Want to build wealth in cryptocurrencies? Here’s what not to do.
“I’ve got $20,000 in savings. How do I generate wealth in crypto?”
“Sell house. Buy Bitcoin”
-Anonymous forum posts
A trader noticed this one stock had lots of order flow on the buy-side.
The trader called the firm’s analyst, a well-respected expert on the sector. This highly credentialed analyst was hot on the stock. He was anticipating excellent results in the upcoming release. He seemed plugged in, so his conviction was reassuring. The trader initiates a position.
The day before the anticipated announcement, the behaviour of the stock started to change. The selling increased, and the selling pattern was unusual, considering the expectations of the analyst. The trader checked around for news and called the analyst back for any updates. The analyst was still bullish. He hadn’t heard anything unusual, but the action wasn’t confirming the expert.
The next morning the news came out. The news confirmed the unusual action the day before, it was negative. Poof! $60,000 gone, just like that.
Peak anonymous expert
During the bull run in crypto and during the first decline, people were asking anonymous forum members how to generate wealth in crypto. The identity of these advice volunteering members was unknown. Their track record unverified. Trust was offered where none was due.
The advice that flowed on these forums was a mix of cliche, canned answers and “just buy some and put it away.” Or put another way, nothing that someone who was planning to get wealthy could use.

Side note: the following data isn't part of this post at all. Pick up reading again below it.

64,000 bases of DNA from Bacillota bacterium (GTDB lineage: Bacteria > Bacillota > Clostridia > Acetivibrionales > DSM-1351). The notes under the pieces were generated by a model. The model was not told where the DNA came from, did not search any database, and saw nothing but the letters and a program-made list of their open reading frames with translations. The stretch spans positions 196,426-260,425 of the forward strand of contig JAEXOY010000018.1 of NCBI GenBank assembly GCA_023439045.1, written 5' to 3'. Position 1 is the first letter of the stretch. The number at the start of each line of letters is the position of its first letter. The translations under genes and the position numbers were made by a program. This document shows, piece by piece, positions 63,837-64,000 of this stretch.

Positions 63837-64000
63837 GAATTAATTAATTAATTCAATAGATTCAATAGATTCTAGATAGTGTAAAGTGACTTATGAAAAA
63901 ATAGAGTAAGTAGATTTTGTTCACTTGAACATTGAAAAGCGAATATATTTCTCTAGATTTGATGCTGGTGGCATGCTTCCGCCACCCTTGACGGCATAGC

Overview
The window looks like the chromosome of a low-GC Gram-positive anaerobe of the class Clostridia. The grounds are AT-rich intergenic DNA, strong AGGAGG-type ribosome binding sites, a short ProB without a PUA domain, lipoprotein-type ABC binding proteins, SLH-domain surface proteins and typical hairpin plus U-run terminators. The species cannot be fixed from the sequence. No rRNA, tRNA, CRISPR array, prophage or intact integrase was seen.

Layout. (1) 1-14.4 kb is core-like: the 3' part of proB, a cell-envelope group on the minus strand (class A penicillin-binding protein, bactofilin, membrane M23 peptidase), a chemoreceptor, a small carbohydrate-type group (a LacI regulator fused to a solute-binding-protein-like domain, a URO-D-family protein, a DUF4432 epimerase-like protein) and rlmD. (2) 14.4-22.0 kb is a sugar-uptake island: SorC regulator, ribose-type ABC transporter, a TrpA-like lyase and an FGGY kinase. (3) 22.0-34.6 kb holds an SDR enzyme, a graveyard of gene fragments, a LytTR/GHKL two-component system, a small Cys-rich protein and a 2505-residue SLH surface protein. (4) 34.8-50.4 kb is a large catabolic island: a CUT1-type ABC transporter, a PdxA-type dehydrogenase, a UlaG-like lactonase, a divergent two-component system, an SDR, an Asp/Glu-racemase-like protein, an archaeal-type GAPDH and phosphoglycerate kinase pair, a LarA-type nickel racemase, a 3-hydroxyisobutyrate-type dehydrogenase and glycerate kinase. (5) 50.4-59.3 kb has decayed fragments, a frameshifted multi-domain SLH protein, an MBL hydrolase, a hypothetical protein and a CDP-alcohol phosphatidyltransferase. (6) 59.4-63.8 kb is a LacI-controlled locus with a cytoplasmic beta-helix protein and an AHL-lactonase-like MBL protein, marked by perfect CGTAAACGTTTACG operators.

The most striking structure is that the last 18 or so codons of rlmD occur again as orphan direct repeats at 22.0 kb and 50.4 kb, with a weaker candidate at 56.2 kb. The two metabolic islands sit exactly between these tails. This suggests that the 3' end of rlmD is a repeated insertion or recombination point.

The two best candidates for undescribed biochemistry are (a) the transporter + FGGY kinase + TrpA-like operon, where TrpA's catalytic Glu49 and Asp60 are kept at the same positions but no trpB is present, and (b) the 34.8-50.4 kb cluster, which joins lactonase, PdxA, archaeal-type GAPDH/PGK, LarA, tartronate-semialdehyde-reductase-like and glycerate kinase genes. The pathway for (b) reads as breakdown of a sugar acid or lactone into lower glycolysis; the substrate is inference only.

Looking across various articles written over that time, you could trade crypto almost exclusively on the level of conviction. The higher the conviction, the lower it would go. After all, the best time to buy crypto is not when existing hodlers have a religious conviction, it’s when they are cautious and unsure.
If you have a bunch of savings, want to build wealth and value privacy and trust, what you shouldn’t do, should be obvious.
You probably should not ask for anonymous advice on these matters from a forum. After all, there’s no difficulty level, nonce, expensive calculations, and verifiable network for internet BSers. Anonymous internet advice isn’t “trustless” in the blockchain marketing sense, but rather trustless in the “should not be trusted” sense.
If you can lose lots of money trading in the regulated market relying on a verified expert analyst, how much can you lose listening to anonymous posters? Now add to that an evolving unregulated, highly volatile, speculative asset – where anybody with a dozen articles under their belt can call themselves an expert…
Sell house and buy Bitcoin?
Do you really want to rely on that advice to build your future wealth?
So what should you do?
Think like a financial advisor.
Questions to find an answer
Now, let’s take a step back and look at this situation.
If you were talking to a professional financial advisor, the question of what to do with twenty thousand dollars and building wealth would be the start of an in-depth conversation.
After all, without seeing your whole picture, it’s tough to give you any kind of useful advice on how to build wealth. Because wealth isn’t just about money, it’s a way of thinking about “money.”
A professional (licensed) financial advisor would start the conversation by assessing a series of things before even considering suggesting anything. The areas that he or she would assess would include:
- Your personal and professional goals
- Your income and assets
- Your investing and trading experience
- Your risk tolerance
- Your time horizon
Now, if you posted a question about generating wealth in crypto and the person that answered didn’t ask you these questions first, there’s a reason for it.